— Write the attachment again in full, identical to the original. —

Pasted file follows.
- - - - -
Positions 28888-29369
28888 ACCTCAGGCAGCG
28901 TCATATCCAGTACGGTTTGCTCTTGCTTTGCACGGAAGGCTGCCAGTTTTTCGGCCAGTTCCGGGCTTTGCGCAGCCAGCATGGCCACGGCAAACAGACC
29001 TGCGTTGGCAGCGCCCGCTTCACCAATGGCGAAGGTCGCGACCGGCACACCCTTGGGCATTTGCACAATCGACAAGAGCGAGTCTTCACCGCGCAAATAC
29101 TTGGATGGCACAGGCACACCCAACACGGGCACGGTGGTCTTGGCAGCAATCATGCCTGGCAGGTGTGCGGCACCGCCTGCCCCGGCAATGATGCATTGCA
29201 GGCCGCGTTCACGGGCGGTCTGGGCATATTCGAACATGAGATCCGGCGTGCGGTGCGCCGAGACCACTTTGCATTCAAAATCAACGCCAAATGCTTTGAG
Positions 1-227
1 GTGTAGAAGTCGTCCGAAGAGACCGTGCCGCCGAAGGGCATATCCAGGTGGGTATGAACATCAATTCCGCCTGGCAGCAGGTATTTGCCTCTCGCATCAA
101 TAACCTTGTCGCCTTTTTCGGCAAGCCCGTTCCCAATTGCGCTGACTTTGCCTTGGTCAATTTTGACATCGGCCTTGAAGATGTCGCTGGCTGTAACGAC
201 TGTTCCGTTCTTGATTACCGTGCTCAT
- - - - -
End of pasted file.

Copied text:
Positions 28888-29369
28888 ACCTCAGGCAGCG
28901 TCATATCCAGTACGGTTTGCTCTTGCTTTGCACGGAAGGCTGCCAGTTTTTCGGCCAGTTCCGGGCTTTGCGCAGCCAGCATGGCCACGGCAAACAGACC
29001 TGCGTTGGCAGCGCCCGCTTCACCAATGGCGAAGGTCGCGACCGGCACACCCTTGGGCATTTGCACAATCGACAAGAGCGAGTCTTCACCGCGCAAATAC
29101 TTGGATGGCACAGGCACACCCAACACGGGCACGGTGGTCTTGGCAGCAATCATGCCTGGCAGGTGTGCGGCACCGCCTGCCCCGGCAATGATGCATTGCA
29201 GGCCGCGTTCACGGGCGGTCTGGGCATATTCGAACATGAGATCCGGCGTGCGGTGCGCCGAGACCACTTTGCATTCAAAATCAACGCCAAATGCTTTGAG
Positions 1-227
1 GTGTAGAAGTCGTCCGAAGAGACCGTGCCGCCGAAGGGCATATCCAGGTGGGTATGAACATCAATTCCGCCTGGCAGCAGGTATTTGCCTCTCGCATCAA
101 TAACCTTGTCGCCTTTTTCGGCAAGCCCGTTCCCAATTGCGCTGACTTTGCCTTGGTCAATTTTGACATCGGCCTTGAAGATGTCGCTGGCTGTAACGAC
201 TGTTCCGTTCTTGATTACCGTGCTCAT